I’m starting to catch up with industry news after I was MIA. I keep almost spelling that as MBA. Today’s post tackles two details buried in press releases.

The first was Fitbit announcing they’re being acquired. I can’t say I’m surprised, they must have been getting squeezed on multiple sides. Their characterisation of “pioneering” the wearables segment rung a bit hollow as a former Jawbone and Pebble user, but we’ll let that slide.

Buried five paragraphs in we got what we’re all interested in, emphasis added. Forgive me quoting the entire thing, I thought it was illustrative of how these press releases are always written:

Consumer trust is paramount to Fitbit. Strong privacy and security guidelines have been part of Fitbit’s DNA since day one, and this will not change. Fitbit will continue to put users in control of their data and will remain transparent about the data it collects and why. The company never sells personal information, and Fitbit health and wellness data will not be used for Google ads.

The fact they felt that assurance was even neccesary belies their confidence elsewhere in the post. Would they be saying the same thing if they were bought by Apple, or Samsung?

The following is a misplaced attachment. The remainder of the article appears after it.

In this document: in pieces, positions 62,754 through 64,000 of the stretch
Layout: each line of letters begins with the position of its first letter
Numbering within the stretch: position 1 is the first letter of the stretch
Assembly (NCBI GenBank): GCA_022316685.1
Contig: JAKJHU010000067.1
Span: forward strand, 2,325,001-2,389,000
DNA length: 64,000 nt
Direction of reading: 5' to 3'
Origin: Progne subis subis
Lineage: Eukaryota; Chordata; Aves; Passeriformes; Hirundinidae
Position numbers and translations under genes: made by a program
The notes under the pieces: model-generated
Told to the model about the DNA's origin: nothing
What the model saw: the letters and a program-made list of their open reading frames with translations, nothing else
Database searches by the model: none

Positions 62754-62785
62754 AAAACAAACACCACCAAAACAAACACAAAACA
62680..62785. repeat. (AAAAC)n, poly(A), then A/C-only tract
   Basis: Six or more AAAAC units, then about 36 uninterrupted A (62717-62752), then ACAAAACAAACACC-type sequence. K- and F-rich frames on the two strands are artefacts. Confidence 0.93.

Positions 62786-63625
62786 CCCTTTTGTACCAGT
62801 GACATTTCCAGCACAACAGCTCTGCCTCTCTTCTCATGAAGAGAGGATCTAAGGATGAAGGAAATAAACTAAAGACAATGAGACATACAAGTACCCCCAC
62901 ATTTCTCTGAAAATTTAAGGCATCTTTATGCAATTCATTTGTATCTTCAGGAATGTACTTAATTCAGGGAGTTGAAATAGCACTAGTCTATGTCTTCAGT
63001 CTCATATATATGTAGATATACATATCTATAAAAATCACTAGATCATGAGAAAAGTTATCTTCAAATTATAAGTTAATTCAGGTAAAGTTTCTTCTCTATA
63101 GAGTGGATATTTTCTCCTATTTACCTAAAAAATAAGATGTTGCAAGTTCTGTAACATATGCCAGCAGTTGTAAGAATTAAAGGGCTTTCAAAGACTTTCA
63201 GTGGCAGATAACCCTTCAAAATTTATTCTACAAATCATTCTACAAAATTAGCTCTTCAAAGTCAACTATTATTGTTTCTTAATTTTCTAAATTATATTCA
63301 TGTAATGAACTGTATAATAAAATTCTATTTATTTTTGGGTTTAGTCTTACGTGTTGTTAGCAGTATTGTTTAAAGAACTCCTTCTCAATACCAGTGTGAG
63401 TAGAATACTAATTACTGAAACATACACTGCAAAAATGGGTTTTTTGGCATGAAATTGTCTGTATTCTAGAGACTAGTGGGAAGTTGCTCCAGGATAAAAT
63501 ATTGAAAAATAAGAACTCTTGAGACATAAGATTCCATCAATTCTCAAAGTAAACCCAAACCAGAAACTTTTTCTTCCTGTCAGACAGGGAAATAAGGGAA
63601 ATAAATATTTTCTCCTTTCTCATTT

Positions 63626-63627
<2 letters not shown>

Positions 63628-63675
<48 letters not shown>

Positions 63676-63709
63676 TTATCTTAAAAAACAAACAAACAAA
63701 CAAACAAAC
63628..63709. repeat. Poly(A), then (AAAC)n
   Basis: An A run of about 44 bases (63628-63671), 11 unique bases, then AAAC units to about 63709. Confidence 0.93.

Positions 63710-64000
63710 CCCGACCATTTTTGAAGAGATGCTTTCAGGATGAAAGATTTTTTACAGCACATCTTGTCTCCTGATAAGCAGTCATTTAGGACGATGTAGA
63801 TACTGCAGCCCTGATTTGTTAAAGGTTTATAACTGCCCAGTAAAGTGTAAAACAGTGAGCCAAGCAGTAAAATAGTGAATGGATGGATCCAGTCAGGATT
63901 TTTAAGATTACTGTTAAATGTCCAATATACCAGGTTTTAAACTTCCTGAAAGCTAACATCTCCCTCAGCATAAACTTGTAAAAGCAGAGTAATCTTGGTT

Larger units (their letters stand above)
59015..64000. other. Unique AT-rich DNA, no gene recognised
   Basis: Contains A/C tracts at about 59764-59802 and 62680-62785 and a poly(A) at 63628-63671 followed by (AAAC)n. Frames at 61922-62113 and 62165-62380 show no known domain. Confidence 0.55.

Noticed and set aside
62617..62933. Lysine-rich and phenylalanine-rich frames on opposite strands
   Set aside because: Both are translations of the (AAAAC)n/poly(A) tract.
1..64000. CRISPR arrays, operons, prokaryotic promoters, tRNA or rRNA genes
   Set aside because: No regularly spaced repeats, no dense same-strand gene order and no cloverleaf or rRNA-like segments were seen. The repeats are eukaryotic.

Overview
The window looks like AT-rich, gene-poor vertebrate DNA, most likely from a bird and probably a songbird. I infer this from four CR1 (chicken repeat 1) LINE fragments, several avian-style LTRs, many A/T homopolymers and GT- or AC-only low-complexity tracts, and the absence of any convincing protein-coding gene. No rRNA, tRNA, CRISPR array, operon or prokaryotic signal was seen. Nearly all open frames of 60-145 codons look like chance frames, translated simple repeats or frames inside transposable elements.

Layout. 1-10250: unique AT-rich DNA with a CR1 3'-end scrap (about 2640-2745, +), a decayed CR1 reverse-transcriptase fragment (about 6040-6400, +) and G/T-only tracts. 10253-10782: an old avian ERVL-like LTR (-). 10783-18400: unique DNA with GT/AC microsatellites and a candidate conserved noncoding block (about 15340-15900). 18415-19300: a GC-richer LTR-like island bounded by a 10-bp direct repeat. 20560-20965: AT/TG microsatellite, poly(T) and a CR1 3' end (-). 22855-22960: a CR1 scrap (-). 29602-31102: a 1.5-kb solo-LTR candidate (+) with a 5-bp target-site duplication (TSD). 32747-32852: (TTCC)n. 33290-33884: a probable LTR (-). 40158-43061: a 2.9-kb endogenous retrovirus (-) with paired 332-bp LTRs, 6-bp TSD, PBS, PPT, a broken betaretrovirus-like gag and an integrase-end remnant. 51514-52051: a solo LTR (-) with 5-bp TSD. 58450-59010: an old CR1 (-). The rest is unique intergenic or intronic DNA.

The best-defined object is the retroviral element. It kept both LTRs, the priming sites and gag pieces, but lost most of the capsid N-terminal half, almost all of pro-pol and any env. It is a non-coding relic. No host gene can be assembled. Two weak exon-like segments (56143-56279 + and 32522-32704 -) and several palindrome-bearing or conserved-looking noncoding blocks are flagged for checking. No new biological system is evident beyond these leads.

The second example is the email we all got about the fate of Yahoo Groups. It was another wall of text, but at the end of bullet point four, emphasis added:

All Groups will be made private and any content that was previously uploaded via the website will be removed. We believe privacy is critical and made this decision to better align with our overall principles.

I empathise these kinds of announcements are hard, and that businesses can’t always be honest and upfront with the reasons for their decisions. Yahoo Groups can’t exactly be making them money at this stage, or probably for years. And the people writing this copy are usually not the ones behind the decisions for which they have to write justifications.

Here comes the but though, but… obfuscation is rarely a good look either.